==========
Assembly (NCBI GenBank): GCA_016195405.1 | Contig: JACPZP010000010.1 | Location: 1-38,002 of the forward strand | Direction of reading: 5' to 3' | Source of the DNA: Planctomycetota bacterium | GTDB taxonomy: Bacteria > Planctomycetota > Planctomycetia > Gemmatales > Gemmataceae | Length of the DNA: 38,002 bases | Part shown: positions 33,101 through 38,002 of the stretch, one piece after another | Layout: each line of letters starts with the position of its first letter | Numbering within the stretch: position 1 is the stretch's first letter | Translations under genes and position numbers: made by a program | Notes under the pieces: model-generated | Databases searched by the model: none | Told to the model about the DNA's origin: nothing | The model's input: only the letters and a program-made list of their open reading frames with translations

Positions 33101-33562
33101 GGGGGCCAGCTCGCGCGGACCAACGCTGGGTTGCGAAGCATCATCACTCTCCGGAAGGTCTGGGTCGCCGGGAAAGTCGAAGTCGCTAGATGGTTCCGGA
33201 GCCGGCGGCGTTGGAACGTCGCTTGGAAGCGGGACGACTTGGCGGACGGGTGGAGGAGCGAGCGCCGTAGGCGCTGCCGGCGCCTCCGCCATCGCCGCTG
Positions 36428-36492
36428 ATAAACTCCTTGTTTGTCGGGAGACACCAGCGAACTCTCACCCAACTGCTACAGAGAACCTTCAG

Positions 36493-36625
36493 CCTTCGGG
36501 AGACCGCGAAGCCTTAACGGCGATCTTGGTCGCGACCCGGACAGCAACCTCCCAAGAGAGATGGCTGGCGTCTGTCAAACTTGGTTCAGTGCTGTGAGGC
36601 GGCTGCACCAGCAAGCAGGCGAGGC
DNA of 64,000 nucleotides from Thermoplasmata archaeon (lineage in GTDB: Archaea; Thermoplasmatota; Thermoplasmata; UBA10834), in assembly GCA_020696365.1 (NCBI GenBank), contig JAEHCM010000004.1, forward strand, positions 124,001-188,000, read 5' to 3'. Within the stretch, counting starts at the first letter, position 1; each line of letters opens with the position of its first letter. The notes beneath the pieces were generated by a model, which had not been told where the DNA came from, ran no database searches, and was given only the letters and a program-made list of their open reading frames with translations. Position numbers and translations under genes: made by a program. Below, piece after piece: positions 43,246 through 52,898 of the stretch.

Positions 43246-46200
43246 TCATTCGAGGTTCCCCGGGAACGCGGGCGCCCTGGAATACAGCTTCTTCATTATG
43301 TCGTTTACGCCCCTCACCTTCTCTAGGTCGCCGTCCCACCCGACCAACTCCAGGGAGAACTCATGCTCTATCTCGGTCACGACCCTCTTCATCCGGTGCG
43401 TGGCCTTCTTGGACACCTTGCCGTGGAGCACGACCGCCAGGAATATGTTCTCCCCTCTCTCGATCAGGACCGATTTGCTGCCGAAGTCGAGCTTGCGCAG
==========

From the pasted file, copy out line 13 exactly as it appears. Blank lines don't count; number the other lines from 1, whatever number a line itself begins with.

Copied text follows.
43246 TCATTCGAGGTTCCCCGGGAACGCGGGCGCCCTGGAATACAGCTTCTTCATTATG